Increasing terrorist threats along the Kenya-Somalia border
The U.S. Department of State issued a Travel Warning earlier this month for Kenya, warning travelers to avoid the border area between Somalia and Kenya due to increased terrorist threats, and said travelers should also be aware of the risk of terrorism throughout the country.
“Avoid travel in the northeastern Kenyan counties of Mandera, Wajir and Garissa, the coastal counties of Tana River and Lamu in their entirety, all areas north of Malindi in Kilifi County, and the Nairobi neighborhood of Eastleigh,” the warning reads. “In Mombasa, the U.S. Embassy recommends U.S. citizens visit Old Town only during daylight hours, and avoid using the Likoni ferry due to safety concerns.”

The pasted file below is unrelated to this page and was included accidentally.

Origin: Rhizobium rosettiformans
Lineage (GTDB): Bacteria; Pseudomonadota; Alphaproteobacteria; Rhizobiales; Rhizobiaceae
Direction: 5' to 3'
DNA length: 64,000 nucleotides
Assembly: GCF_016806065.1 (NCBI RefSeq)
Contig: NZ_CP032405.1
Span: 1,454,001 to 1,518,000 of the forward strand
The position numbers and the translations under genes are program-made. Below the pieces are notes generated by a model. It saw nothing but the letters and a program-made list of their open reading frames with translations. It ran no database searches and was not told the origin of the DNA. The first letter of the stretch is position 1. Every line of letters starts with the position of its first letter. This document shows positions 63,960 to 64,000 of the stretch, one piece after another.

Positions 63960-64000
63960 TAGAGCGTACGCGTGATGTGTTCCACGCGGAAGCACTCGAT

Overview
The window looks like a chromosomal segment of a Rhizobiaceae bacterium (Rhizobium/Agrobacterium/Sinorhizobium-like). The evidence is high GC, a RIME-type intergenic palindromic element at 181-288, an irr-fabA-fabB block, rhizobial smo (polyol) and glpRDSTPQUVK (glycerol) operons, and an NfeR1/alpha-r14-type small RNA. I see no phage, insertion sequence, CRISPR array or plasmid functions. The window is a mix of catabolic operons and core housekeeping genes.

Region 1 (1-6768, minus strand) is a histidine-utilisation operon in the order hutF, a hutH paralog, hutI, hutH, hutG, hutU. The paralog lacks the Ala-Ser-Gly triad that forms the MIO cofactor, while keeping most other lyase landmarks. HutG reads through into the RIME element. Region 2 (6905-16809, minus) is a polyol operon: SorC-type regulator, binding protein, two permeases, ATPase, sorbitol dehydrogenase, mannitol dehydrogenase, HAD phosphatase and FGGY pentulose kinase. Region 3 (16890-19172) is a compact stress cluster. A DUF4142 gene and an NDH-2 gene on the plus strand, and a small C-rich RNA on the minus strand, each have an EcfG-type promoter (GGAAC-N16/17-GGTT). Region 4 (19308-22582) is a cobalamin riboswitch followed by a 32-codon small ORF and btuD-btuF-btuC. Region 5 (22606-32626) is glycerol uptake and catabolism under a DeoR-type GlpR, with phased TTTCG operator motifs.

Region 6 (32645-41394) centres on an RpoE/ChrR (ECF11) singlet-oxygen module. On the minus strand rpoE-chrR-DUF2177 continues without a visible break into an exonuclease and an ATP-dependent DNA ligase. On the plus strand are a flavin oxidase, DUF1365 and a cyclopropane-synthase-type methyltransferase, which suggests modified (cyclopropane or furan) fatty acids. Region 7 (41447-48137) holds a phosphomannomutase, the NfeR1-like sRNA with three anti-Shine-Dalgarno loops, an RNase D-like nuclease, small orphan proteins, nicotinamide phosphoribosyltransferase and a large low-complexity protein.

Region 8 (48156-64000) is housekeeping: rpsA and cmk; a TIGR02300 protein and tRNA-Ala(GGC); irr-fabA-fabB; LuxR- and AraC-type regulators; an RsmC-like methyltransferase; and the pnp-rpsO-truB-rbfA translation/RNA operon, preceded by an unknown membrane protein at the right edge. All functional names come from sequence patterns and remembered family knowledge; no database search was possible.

More than 100 people in Kenya were killed in 2016 as a result of shootings and explosives, mostly in the northeast, along the border with Somalia. But targets have also included government buildings and police stations throughout the larger cities, including attacks at the U.S. Embassy. Hotels and bars where foreigners are known to congregate remain a target.
About 75,000 foreign tourists visit Kenya every month, according to data from the country’s National Bureau of Statistics. The country’s principal tourist attractions, however, including Tsavo National Park and Maasi Mara and Amboseli National Reserves, are along Kenya’s southern border with Tanzania, near Mount Kilimanjaro.
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